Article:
The diagnosis and treatment received in mental health hospitals is inevitably interconnected with the human rights issue, said Hu Zhitie, a human rights lawyer with Shanghai Mingqing Law Firm. Several people labeled as political dissenters have been hospitalized against their will as a form of containment, he said.
“The new law will be an improvement in the human rights of mental health patients,” Zhitie said. “They used to be forced by the government and hospitals to get screenings. This needs to change and the law is changing that.”
One of Zhitie’s clients was the victim of the forced screenings the new law aims to prevent. His client, whose identity is protected for anonymity, is currently negotiating compensation for an incident that led to his detainment in a local mental health clinic. The client was brought to the clinic when police broke up a quarrel between the man and an Internet café manager. Zhitie said his client was forced to stay in the clinic for a month against his will before being released.
Before economic reform, China was economically poor and the methods for dealing with those diagnosed with mental illnesses were oftentimes crude, Zhuang said. Because mental illness was considered taboo, families would confine their relatives who displayed any form of illness to the home so as not embarrass the family.
“Before we would treat this patient in a rude manner or hit them with a rod,” Zhuang said. “It’s not because we don’t care, it’s because we [were] poor and we [didn't] have the effective tools to treat him. It was the only way is to stop him from hurting others.”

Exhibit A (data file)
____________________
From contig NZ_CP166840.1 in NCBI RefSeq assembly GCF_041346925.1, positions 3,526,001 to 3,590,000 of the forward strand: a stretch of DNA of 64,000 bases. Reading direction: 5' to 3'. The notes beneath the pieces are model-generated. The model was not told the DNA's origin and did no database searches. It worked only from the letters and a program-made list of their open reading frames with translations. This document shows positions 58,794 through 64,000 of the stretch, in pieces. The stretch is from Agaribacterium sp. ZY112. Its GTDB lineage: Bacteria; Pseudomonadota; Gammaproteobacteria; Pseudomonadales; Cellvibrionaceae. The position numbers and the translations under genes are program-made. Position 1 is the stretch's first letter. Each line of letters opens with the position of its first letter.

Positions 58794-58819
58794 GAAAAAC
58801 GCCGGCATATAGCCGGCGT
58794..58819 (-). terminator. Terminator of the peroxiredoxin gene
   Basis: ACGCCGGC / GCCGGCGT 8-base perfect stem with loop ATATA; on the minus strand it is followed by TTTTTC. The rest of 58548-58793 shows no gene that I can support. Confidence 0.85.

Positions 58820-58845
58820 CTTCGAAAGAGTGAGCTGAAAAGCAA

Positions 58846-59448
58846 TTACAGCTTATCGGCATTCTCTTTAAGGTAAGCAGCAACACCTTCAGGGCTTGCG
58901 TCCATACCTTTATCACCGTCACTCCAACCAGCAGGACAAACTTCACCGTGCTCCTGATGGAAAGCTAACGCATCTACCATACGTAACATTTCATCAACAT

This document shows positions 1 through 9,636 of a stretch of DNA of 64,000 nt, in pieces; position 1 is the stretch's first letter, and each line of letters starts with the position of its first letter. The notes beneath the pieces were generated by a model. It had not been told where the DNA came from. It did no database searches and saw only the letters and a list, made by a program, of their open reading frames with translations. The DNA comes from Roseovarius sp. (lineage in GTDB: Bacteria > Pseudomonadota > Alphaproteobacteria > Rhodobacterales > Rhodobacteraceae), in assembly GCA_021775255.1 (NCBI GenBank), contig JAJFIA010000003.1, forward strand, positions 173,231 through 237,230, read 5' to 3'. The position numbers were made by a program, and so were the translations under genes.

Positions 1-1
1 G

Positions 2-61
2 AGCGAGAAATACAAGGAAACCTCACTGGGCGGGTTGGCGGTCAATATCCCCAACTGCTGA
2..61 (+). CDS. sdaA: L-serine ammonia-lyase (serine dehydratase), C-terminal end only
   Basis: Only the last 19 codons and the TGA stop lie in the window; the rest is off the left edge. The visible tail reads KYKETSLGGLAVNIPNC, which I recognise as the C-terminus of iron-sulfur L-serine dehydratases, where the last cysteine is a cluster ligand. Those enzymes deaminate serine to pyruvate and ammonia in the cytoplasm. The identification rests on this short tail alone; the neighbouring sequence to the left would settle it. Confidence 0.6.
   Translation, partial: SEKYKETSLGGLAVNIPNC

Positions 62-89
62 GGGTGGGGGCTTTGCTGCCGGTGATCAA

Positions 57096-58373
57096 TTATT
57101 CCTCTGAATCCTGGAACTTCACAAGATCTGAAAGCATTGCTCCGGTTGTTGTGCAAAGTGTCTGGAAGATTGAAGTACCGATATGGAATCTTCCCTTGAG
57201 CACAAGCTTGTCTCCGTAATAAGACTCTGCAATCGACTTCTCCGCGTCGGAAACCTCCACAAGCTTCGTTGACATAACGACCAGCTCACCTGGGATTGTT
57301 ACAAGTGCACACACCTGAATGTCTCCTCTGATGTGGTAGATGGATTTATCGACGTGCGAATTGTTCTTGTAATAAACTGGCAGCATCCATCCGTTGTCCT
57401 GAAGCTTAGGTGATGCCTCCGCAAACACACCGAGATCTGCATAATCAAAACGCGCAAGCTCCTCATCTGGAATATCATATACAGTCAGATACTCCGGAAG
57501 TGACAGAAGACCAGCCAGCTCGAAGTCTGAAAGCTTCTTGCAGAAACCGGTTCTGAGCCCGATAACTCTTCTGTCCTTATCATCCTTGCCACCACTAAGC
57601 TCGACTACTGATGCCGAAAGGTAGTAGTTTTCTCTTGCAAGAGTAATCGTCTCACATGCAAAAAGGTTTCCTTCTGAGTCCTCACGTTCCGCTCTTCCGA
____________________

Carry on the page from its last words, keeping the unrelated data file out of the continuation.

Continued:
Zhuang said this situation may still exist in the rural areas of China that lack proper facilities to treat mental illness, but the new law should help remedy this. The development of the law hints at the government’s awareness of the demand for mental health service.
“Chinese people experienced many fast and great changes of society, such as dissolution of social security, breakup of traditional family structure, the individual search for happiness, and therefore have to overtake much more psychological pressure than before,” Yong said. “The demand for mental health service is on the rise, as evidence by the increased utilization of both outpatient psychiatric and mental health counseling services and the tremendous popularity of hotlines and radio call-in programs.”
Xu attributed the change in China’s attitude toward mental illness to the influx of Western thought concerning counseling and psychotherapy for mental disorder patients, which did not previously exist in China.
“Many foreign counseling and psychotherapy experts visited China and developed and conducted workshops and short- or long-term training programs,” Xu said.
Zhuang said that in the past several decades, China has collected information on how to treat and diagnose patients in ways that retain their human rights—something they learned from the West.
“[The law] attracts so much attention because of intervention of Western culture,” Zhuang said. “More and more people know how the West deals with these issues and some Chinese people admit that for some aspects, Western society does a better job.
“We are walking a road the Western society already traveled.”